In January, 2008 I put
together the WKUSB CW keyer kit. This was a Christmas
present from my father-in-law and was something I had been
looking forward to completing. This is my third morse code
keyer kit from
- having previously completed the K20 and the WinKey (aka
Once Steve made the new WKUSB
keyer available (aka WinKeyer USB), I decided that it would
be my next keyer for the following reasons:
It comes with a great
enclosure. Enclosures have always been a weak link in my
previous kits. Some guys have a knack for making a kit
with a great looking enclosure. Not me. My previous kits
have been quite ugly.
USB interface to the PC. My
ham shack has transitioned in the past few years from a
desktop PC to a decent laptop. The problem with laptops
lately though is a lack of serial ports (RS232). Rather than
go through a USB to RS232 converter and add more complexity,
this kit offers a direct USB connection to the PC.
More bells and whistles
added to the next generation of K1EL keyers. Steve seems
to always throw in a few extra features with each
revision... even if I won't use them all, it's good to
know they are there :).
Unpacking the WKUSB
You'll want to take an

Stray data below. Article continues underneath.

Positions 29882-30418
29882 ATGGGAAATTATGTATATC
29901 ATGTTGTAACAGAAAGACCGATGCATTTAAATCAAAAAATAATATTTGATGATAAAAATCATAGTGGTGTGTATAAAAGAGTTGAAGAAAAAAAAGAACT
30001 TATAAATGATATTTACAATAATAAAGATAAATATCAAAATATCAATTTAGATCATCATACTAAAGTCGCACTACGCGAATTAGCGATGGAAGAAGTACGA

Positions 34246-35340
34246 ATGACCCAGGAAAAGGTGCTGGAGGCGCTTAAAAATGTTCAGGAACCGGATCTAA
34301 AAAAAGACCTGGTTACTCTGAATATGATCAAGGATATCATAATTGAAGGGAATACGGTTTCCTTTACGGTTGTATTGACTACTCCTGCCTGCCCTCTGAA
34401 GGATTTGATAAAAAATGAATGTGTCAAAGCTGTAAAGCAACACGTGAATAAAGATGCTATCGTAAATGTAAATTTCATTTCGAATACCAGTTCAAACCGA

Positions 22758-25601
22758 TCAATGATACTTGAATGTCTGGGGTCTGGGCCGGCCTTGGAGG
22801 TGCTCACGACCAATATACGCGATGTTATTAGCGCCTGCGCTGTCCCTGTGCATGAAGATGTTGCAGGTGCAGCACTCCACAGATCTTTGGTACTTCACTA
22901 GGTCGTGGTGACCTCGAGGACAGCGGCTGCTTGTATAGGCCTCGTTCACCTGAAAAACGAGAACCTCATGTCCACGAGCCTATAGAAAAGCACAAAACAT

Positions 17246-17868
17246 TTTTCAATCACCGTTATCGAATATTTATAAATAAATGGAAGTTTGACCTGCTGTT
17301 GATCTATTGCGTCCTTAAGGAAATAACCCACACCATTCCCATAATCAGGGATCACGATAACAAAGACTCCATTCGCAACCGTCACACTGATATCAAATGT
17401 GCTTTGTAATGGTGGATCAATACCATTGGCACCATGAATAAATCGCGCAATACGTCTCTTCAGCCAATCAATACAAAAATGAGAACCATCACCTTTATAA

inventory of the parts once you open the box. The K1EL team
packs things neatly. Click on the image to the left and
you'll see that everything was well organized and sealed
tightly to keep it fresh.
Every part was accounted for
in my WKUSB - so I was ready to move onto the next step...
soldering the keyer.
Soldering and testing the WKUSB keyer
components to the WKUSB is not too difficult and experienced
kit builders will breeze through the instructions in less
than an hour. Even beginners should be able to tackle this
once they've mastered some basic soldering skills.
In my case, I took about two
hours (with interruptions). By the way, if you are looking
for an extra challenge, try building the keyer with your 5
year old daughter asking questions the whole time.
Once you've added the
components to the board, you'll want to test it with the PC
and provided software. The test worked great for me - which
meant no solder bridges or other mistakes.
Final Assembly, Keying Cable and Using the WKUSB keyer
the testing is completed, you are ready to install the board
in the enclosure. This can be a little tricky as it is a
tight fit. Follow the instructions and be patient and you'll
enclosure was a big selling point for me. I've
constructed several kits in the past that have worked fine
but looked awful. It was nice to know the enclosure would
ensure a good looking final product. The WKUSB enclosure has
a clean fit and finish, easy to access buttons and
connectors and just plain looks good.
back panel of the keyer enclosure offers the USB connection,
keyer (rig) connectors and a paddle input.
To connect the keyer to my
Icom, I ordered a cable with a male RCA connector on one end
and a male TS on the other. The K1EL site recommended this
sweetwater.com ($3.29 with a 5' cable including free
This was a fun kit to build
and the WKUSB seems to meet my needs.